What’s the first thing a statistician will say when you dare say the word cause? If you’ve ever taken a statistics class, I have little doubt it was the classic anachronism, Correlation does not imply causation. The classic anachronism seems to imply that we can never state that A causes B from analysis of data. R.A. Fisher, one of the fathers of modern statistics, was stringently opposed to any causal conclusions. But is statistics really powerless when faced with the battle of determining causation? This is exactly what Judea Pearl addresses and calls the causal revolution in his latest book The Book of Why.
In this series of posts I will introduce the mathematical notion of causality from the perspective of statistics in the context of machine learning and artificial intelligence. With the rise in popularity of unsupervised methods in both machine learning and reinforcement learning paradigms, I predict causal inference will play a crucial role in getting our artificial agents to make informed decisions, especially in an uncertain world.
- A Causal Perspective
- Causal Models
- Learning Causal Models
- Causality and Machine Learning
- Interventions and Multivariate SCMs
- Reaching Rung 3: Counterfactual Reasoning
- The Do Calculus
As you probably recall from high school, probability and statistics is almost entirely formulated on the idea or random samples from an experiment. We imagine we are observing possible outcomes from some population of possibilities when drawing from an assortment of independent and identically distributed events. In reality, this assumption of i.i.d. events fails in many situations. Consider shifting some distribution of events or intervening in the system. This is a fundamental basis for the causal approach we shall develop.
In probability theory and statistics, we try to predict an outcome and associate some probability of an event occurring given some distribution of the underlying space of events. In statistical learning, including machine learning, we are performing the inverse problem. We are trying to find the underlying description of the data. The likelihood approach for inference is common in statistics. Machine learning is often a simple extension of this approach - applying knowledge of collected data to infer the underlying structure or pattern of the data generating process.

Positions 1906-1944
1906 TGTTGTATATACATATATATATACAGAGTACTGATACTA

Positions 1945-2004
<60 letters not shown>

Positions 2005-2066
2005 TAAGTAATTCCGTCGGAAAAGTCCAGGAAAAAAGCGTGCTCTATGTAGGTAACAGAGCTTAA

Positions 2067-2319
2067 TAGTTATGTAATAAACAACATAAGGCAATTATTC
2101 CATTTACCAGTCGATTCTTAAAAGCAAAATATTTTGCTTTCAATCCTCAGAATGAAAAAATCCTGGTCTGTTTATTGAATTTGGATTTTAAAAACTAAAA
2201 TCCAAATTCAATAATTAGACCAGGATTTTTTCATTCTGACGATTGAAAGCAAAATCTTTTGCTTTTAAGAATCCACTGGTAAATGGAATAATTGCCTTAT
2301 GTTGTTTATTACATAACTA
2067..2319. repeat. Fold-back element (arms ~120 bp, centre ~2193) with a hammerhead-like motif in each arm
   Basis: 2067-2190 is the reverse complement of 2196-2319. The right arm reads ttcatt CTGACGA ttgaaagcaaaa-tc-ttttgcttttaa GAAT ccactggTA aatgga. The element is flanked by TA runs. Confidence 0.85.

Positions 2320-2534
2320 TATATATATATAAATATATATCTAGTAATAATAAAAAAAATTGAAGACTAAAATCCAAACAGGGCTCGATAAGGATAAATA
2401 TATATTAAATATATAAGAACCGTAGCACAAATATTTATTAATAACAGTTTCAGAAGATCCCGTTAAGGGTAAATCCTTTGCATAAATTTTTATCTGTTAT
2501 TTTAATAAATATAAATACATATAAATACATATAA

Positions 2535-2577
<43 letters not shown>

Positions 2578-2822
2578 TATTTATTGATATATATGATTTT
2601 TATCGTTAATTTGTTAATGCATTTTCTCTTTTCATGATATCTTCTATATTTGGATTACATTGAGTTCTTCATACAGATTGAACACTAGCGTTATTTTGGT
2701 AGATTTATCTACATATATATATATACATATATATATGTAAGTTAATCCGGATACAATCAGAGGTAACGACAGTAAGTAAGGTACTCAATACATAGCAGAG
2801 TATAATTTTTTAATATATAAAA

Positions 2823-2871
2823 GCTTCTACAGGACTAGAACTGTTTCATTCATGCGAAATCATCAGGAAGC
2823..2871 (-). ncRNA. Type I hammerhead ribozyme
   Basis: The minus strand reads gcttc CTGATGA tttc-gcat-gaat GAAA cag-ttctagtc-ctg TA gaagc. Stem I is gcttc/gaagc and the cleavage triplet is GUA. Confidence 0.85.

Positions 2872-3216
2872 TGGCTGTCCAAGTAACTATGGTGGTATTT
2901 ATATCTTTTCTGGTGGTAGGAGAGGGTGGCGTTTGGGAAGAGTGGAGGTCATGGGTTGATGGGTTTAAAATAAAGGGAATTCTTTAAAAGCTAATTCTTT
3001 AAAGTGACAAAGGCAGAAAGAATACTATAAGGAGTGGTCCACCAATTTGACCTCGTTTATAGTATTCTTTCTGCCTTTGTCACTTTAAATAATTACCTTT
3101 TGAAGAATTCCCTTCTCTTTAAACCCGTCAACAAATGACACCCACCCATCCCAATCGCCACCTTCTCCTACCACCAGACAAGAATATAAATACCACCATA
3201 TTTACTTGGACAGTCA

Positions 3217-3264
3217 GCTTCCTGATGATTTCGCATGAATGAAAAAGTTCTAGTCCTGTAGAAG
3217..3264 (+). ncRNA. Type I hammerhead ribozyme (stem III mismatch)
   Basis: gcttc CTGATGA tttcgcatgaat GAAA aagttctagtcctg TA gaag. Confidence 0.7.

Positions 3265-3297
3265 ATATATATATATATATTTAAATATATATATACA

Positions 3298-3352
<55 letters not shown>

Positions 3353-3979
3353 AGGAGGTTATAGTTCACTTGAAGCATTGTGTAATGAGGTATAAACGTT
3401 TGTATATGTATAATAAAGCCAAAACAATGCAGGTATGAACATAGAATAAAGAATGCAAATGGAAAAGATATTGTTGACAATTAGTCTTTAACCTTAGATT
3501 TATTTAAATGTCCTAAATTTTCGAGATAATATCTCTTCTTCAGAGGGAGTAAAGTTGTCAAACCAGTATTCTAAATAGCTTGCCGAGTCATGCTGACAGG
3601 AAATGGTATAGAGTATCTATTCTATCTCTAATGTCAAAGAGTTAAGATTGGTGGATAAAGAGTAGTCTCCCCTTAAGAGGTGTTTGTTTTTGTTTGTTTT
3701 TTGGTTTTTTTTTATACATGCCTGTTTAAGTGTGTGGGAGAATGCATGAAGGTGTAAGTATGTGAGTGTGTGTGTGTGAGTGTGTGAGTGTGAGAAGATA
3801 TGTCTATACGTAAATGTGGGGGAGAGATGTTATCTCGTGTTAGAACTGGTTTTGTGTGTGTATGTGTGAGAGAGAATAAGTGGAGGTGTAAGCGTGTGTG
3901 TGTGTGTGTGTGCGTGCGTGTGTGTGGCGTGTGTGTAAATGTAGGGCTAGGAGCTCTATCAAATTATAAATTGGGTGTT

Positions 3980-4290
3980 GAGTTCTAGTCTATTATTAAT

The causal inference and causal learning problem is a harder one. Even if we had perfect and complete knowledge of the observational distribution, we would still not know the underlying causal structure of the data.
Causal modelling is more fundamental than the probabilistic approach since additional information is contained in such a model. Causal reasoning allows us to analyze the effects of interventions or distribution changes and make predictions in a more general sense than conventional statistical approaches. Inferring causal structure thus becomes the inverse problem. Using observational data and outcomes, as well as intervention data, we would like to infer the underlying relationships between the appropriate variables of interest.
Although we cannot infer concrete causal structure, we can at least infer the existence of the underlying causal connections from statistical dependence between them. Let’s begin!
Reichenbach’s common cause principle: Given two statistically dependent random variables \(X\) and \(Y\), there exists a third variable \(Z\) that causally influences both \(X\) and \(Y\) - a common cause. A special case is, of course, the situation when \(Z\) is \(X\) or \(Y\). Also, this common cause ‘shields’ the two variables from each other. Formally, given \(Z\), \(X\) is independent of \(Y\).